6 February 2012


I’m working from my home studio this morning.  It’s the perfect morning for making a big pot of broth that I can also freeze and use for bouillon later.  I have a child home from school and hope this is just the right food to get him back on his feet. There’s nothing like a real broth for soups or adding to sauces. It’s that secret ingredient in so many comfort foods.


2 whole chickens, preferably organic
2 large onions
4 carrots
1 parsnip
4 celery stalks, cut in long strips or celery root, works well, too.
1 leek, either cut in half or using full lengths for tying the bouquet garni, if desired
3-6 sprigs fresh thyme
3-6 sprigs rosemary
10 sprigs fresh parsley with stems
2 bay leaves
8 to 10 peppercorns
2 whole cloves garlic, peeled
2 gallons cold water

Place chicken, vegetables, and herbs and spices in 12-quart stockpot.  I prepare the herbs in a “bouquet garni,” when I’m feeling like taking a little extra time. These packets make their removal easier but, they are not mandatory. Cover the chicken, vegetables, and herbs in cold water.  Cook on high and bring to a boil.  At this time, turn the heat down to medium low so that stock maintains low, gentle simmer. Remove the scum from the stock about every 15 minutes for the first hour, later check each hour and remove if necessary. Add hot water, if the water is no longer covering and simmer for 2-4 hours, uncovered, after the 1st hour.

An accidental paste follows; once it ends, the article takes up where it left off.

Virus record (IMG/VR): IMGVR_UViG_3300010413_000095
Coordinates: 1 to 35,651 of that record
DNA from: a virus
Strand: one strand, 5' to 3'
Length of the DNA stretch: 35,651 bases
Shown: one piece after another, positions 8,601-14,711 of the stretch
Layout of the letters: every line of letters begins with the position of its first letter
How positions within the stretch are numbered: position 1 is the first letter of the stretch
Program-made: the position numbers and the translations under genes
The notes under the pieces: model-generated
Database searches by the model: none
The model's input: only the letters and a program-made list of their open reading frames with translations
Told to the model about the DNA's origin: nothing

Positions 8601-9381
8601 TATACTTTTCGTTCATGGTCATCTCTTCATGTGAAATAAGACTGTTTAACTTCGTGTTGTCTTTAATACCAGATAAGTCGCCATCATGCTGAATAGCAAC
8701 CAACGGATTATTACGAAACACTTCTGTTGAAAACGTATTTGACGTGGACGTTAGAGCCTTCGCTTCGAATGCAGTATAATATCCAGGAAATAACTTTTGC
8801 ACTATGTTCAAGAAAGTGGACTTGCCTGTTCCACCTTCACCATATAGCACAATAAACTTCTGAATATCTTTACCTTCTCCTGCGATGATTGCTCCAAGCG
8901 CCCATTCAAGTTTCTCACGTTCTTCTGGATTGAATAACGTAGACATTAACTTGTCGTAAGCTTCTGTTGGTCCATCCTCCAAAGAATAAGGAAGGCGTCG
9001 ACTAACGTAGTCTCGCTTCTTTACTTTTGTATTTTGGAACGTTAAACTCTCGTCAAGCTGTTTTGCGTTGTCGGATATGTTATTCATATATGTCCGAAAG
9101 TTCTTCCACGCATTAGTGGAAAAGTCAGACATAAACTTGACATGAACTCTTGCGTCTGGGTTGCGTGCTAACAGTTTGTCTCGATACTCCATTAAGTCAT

Once the cooking is finished, remove the bouquet garni and strain the broth. Cool, then refrigerate over night. Remove the surface solids and your broth is ready for soups and sauces. It can keep in the refrigerator for a few days but I also, like to freeze it. I freeze some in cup portions and others in small ice cubes to quickly add to everyday cooking.

I mentioned earlier that I like this for broths to fend off winter viruses, but our children don’t like straight chicken soup but do, love a Thai twist:  I use this broth but add a dash of green Thai curry and use Japanese Udon noodles or add snap peas, julianne carrots as an everyday broth; sometimes coconut milk, as well. 

Readers, I love hearing from you both about chicken broth and I agree: onions and garlic are packed with something great to battle these winter bugs. I also like a use for winter vegetables and fresh herbs, too — add any of these winter veggies to your stock for a well rounded flavor. 

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